Perhaps the best known of all corrosion types is galvanic corrosion, which occurs at the contact point of two metals or alloys with different electrode potentials. An example of this might be brass detail in contact with copper hot-water pipes. The brass becomes anodic and suffers the loss of its zinc atoms. Brass in contact with galvanized steel is protected, while the zinc coating on the steel is first dissolved, leaving the steel open to attack for the same reason. An obvious area of concern is the use of one type of metal as bolts, screws, and welds to fuse together pieces of another metal. The combination to be desired is the large anode-small cathode combination. Bolts, screws, and so on should be made of the metal less likely to be oxidized so that the bolt or weld is cathodically protected.

Similar electrical potentials may also be developed between two areas of a component made of a single metal as a result of small differences in composition or structure or of differences in the conditions to which the metal surface is exposed. That part of a metal component which becomes the corroding area is called the "anode"; that which acts as the other plate of the battery is called the "cathode" and does not corrode, but is an essential part of the system. In the corrosion systems commonly involved in buildings there may often be only a single metal involved, with water containing some salts in solution as the electrolyte. Corrosion may even take place with pure water, provided that oxygen is present. In such cases oxygen combines with the hydrogen generated at the cathode, removing it and permitting the reaction to go on.

Other agents, notably certain bacteria in the soil which remove hydrogen, can also act as depolarizing agents and thus promote the corrosion reaction. Steel, because of its low cost together with its many desirable properties, is the most common metal used in buildings. It can often be protected adequately by the application of suitable coatings. For certain purposes other metals more resistant to corrosion may be a better choice, depending on initial cost and expected service life. Metal components used in buildings can be grouped for purposes of discussing corrosion into four general categories: 1) those used on the exterior as cladding, roofing and flashings, 2) those incorporated in the construction as structural and reinforcing steel, masonry ties and damp courses, 3) those used in the services to a building as piping, storage tanks for hot water, drains and heating ducts, 4) those buried in the ground.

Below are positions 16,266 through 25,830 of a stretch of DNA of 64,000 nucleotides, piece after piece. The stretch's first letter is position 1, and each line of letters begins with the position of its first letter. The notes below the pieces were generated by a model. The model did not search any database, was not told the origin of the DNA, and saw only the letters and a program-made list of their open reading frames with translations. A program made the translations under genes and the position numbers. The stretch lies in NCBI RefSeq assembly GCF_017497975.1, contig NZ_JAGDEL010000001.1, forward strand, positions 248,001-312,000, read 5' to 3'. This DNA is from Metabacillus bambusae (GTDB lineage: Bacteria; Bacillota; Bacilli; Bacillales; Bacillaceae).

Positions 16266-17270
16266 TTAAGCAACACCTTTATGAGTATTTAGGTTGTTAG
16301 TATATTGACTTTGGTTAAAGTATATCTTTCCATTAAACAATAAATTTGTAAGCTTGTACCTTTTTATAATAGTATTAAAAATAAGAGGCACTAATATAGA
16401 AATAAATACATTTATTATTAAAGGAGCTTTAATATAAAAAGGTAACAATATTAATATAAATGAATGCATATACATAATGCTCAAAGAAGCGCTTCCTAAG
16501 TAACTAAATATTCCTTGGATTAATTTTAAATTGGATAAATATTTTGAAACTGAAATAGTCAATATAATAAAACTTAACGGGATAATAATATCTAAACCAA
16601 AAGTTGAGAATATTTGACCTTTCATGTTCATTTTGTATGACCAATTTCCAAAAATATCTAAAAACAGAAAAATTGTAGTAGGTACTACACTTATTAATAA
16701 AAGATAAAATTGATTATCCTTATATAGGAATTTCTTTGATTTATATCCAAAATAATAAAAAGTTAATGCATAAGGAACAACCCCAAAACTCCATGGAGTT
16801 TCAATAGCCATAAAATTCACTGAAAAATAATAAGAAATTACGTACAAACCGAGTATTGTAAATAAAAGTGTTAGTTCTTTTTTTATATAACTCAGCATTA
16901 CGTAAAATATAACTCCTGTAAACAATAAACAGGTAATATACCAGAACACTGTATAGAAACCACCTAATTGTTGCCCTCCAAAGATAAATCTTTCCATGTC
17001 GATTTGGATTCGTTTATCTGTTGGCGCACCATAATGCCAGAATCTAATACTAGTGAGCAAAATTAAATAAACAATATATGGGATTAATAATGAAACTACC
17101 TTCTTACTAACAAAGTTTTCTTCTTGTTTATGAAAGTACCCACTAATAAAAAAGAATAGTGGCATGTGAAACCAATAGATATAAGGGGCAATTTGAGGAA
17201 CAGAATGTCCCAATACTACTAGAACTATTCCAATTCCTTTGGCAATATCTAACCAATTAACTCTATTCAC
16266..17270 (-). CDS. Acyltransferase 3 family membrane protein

Of great importance is the conductivity of the corroding solution. When large areas of the surface are in contact with a water solution of high conductivity, such as seawater, the attack on the anodic metal may spread far from its contact point with the cathodic metal. This is a less severe situation than that which occurs in soft water or under atmospheric conditions in which the attack is localized in the vicinity of the contact. In the absence of dissolved oxygen or hydrogen ions to maintain the cathode process, galvanic corrosion does not occur. It is possible to combine different metals such as copper and steel in closed hot-water systems with little corrosion.

Other preventive measures involve the use of protective coatings and modification of the environment. Some trace impurities can significantly reduce the rate of corrosion and can be added in low concentration to the surrounding medium. Paint is the most common coating used to slow the rate of atmospheric corrosion. Many other materials, such as plastics, ceramics, rubbers, and even electroplated metals, can be used as protective coatings. The corrosion resistance of a metal can be greatly increased by the proper choice of alloys. For example, aluminum added to brass will increase its corrosion resistance.